Sonja Perryman has found her niche at the intersection of storylines and public health.
Evie Hemphill | St. Louis Public Radio

Sonja Perryman’s love for storytelling developed early in life, along with her sense of its potential to impact lives. She has vivid memories of reading “The Baby-Sitters Club” books as a girl and telling her father about one particular character in the series.

“I was like, ‘Yeah, she has diabetes, and she’s always thirsty and always hungry,’” Perryman recalled in a conversation this week on St. Louis on the Air. “And I remember my dad’s face going pale – well, as pale as it could go, but he looked like he saw a ghost – and he was like, ‘What were her symptoms again?’”

Anna Quindlen fields a question from Don Marsh during last week’s event.
Photo courtesy of St. Louis County Library

On Monday’s St. Louis on the Air, listeners heard host Don Marsh in conversation with bestselling novelist Anna Quindlen. She was in town last week for a book-signing event presented by St. Louis County Library, and Marsh interviewed her on stage before an audience of more than 200 people.

Among many other topics, the discussion touched on Quindlen’s decision to give up a Pulitzer Prize-winning career in journalism to become a full-time novelist.

A painting of William H. Gass hangs in Washington University's Olin Library. (Detail; oil on canvas, 1995, Marion Miller)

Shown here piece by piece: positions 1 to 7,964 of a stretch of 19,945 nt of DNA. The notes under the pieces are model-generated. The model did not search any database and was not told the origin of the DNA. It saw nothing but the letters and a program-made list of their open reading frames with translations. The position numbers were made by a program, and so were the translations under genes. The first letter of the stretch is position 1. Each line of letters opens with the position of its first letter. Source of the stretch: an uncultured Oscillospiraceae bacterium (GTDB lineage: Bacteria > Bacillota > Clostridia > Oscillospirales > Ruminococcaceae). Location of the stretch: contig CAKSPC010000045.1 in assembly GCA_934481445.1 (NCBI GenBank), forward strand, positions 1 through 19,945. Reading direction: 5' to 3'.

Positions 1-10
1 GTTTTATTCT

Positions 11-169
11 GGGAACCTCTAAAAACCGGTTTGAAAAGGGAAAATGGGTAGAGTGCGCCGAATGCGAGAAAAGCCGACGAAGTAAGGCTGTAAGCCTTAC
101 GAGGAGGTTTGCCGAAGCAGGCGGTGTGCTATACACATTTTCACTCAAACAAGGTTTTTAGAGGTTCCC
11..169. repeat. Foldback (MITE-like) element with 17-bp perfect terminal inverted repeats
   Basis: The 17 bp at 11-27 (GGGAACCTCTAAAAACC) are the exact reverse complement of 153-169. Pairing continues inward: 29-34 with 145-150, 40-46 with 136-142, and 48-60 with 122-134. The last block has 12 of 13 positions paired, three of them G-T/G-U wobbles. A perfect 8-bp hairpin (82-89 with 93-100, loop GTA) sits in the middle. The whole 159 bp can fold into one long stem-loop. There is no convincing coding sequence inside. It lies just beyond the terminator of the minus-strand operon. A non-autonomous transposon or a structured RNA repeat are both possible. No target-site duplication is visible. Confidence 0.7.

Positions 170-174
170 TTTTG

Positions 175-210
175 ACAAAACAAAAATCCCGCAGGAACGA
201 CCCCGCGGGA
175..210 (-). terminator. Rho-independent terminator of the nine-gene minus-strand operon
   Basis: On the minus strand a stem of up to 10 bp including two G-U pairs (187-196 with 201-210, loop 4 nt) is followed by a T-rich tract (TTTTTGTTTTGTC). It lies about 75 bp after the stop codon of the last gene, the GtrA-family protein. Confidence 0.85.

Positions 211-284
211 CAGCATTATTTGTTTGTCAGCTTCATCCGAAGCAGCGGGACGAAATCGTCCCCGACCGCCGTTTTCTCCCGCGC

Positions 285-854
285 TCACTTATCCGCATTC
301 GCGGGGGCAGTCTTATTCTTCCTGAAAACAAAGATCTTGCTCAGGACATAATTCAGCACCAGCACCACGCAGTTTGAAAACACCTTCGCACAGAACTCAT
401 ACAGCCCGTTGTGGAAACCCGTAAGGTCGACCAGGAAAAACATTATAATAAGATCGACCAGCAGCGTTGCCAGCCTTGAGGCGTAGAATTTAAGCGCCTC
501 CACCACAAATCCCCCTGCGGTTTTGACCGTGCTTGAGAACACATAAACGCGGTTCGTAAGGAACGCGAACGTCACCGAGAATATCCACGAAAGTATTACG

Image courtesy of Washington University

The writings of the late author and philosopher William H. Gass have a reputation for being cerebrally intimidating to some would-be readers. But when Joel Minor opened one of Gass’ books for the first time years ago, he was pleasantly surprised by a sense of accessibility.

“I found his work very approachable,” said Minor, who now oversees the Modern Literature Collection where Gass’ literary archive is housed. “‘Middle C’ is, I think, a very engrossing, approachable book. If you go into it knowing it’s not going to be a strictly linear narrative from start to finish, you’re going to be able to follow it and really appreciate his ability to work the language in a unique way in this character’s perspective.”

Busch Stadium in 2014.
OAKLEYORIGINALS | FLICKR | HTTP://BIT.LY/1QD8RZX

This week brought the start of the Major League Baseball season and the first defeat for the St. Louis Cardinals, who lost a 9-4 opener to the New York Mets. But the Redbirds have 161 games yet to go this year, and longtime sports writer Rob Rains says the team is looking stronger than it was a year ago.

“I like the young pitchers,” he told St. Louis on the Air host Don Marsh on Friday. “I really think they’re probably still a year away from being a really good team because of the youth of the pitchers.”